Jigs and fixtures are manufacturing tools that are employed to produce interchangeable and identical components. They are unique tool-guiding and work-holding devices designed specifically for machining and assembling large number of parts. The purposes of jigs and fixtures reduction of production cost, increase of production rate, high accuracy of products without any manufacturing defects, provision of interchangeability, easy machining of complex shaped parts, reduction of quality control costs, etc.
JIGS: A jig is a work-holding device that holds, supports, and locates the work piece and guides the one or more tools to perform a specific operation. The main purpose of a jig is to provide repeatability, accuracy, and interchangeability in the manufacturing of products. It is used in uni-dimensional machining processes like drilling, tapping, and reaming, etc. This system is found to be light and has a complex shape. Gauge blocks are not necessary and the cost of jigs is higher. Jigs are not fixed to the machine table until a large operation has to be performed.
FIXTURE: Fixtures are the work holding device, which holds, supports and locates the work piece but not guides the cutting tool to perform a specific operation. The main purpose of the fixtures is to hold and locate the work piece during any machining operation and to provide repeatability, accuracy, and interchangeability in the manufacturing of products. Fixtures are used in multi-dimensional machining like milling, grinding, turning, etc. This system found to be heavy in weight, have simple designing. Gauge blocks provided for effective handling and the cost is average. Fixtures are having specific tools that use particularly in the milling machine, shapers and slotting machines. Fixtures are fixed to the machine table.
In a jig design for manufacturing usage, the jig designer must consider the following points before starting to design the jigs:
Designs jig that are fool proof to prevent any misuses by production operator
Design jig that is easy to operate to increase efficiency
Design jig that can be manufactured at the workshop using lowest costs
Design jig that can withstand the tool life by select the appropriate materials
Design jig that consistently produce parts with consistent high quality
Design jig that will provide the safety to production operator that fulfils the customers OSHA requirement
Therefore for jig designers, it is important for them to be involved in concurrent engineering. Concurrent engineering allows the jig designer to be involved for the products design and productions where their expertise of jigs and manufacturing processes will result in fewer errors to be discovered in productions.
Advantages of Jigs and fixtures:
It eliminates the setting time required before machining.
It increases the machining accuracy and also increases production capacity.
Requires less skilled operation.
They reduce the production cost.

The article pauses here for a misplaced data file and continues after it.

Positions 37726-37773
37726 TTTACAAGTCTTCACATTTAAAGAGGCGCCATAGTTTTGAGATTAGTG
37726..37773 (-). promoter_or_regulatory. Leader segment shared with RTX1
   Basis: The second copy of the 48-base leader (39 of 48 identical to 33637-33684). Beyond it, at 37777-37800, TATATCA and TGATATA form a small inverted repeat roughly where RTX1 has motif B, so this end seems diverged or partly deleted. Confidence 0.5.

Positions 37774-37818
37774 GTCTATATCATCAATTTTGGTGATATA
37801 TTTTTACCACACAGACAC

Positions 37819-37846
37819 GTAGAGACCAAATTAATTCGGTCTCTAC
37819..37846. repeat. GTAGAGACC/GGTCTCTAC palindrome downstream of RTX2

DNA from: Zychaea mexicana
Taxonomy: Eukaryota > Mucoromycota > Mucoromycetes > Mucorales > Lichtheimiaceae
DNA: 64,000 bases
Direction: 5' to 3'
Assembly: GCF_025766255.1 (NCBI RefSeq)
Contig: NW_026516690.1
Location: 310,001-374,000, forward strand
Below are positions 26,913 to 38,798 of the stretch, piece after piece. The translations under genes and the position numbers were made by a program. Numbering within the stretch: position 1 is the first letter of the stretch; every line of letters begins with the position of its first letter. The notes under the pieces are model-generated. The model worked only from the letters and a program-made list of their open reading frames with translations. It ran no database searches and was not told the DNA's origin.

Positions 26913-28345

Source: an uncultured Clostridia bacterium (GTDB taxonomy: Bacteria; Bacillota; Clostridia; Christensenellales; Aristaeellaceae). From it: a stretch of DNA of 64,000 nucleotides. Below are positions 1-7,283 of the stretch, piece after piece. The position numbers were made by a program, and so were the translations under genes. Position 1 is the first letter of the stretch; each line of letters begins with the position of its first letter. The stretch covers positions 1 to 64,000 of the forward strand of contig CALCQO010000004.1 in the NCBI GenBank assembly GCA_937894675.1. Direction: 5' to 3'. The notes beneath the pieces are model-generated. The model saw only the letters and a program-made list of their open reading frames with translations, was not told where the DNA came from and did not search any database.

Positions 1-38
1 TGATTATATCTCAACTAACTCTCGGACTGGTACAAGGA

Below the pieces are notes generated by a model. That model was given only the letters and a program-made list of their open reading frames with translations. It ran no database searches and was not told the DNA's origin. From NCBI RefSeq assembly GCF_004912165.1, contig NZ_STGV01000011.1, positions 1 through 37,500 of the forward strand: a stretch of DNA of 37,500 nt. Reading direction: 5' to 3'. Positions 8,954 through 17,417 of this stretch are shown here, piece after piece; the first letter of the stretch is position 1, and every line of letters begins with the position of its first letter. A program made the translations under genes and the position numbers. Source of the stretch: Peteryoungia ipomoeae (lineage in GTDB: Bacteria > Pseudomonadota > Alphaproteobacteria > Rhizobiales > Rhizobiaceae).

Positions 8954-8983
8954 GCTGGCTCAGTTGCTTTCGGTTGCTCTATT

Increases machine and labour utilization.
They simplify the work handling.
Increases the quality of production in the industry.
They enable the quick setting of a tool and the proper positioning of the work.
DESIGN: Fixtures should be designed with economics in mind; the purpose of these devices is often to reduce costs, and so they should be designed in such a way that the cost reduction outweighs the cost of implementing the fixture. It is usually better, from an economic standpoint, for a fixture to result in a small cost reduction for a process in constant use, than for a large cost reduction for a process used only occasionally.
Most fixtures have a solid component, affixed to the floor or to the body of the machine and considered immovable relative to the motion of the machining bit, and one or more movable components known as clamps. These clamps (which may be operated by many different mechanical means) allow work pieces to be easily placed in the machine or removed, and yet stay secure during operation. Many are also adjustable, allowing for work pieces of different sizes to be used for different operations. Fixtures must be designed such that the pressure or motion of the machining operation (usually known as the feed) is directed primarily against the solid component of the fixture. This reduces the likelihood that the fixture will fail, interrupting the operation and potentially causing damage to infrastructure, components, or operators.
Fixtures may also be designed for very general or simple uses. These multi-use fixtures tend to be very simple themselves, often relying on the precision and ingenuity of the operator, as well as surfaces and components already present in the workshop, to provide the same benefits of a specially-designed fixture. Examples include workshop vises, adjustable clamps, and improvised devices such as weights and furniture.
Each component of a fixture is designed for one of two purposes: location or support.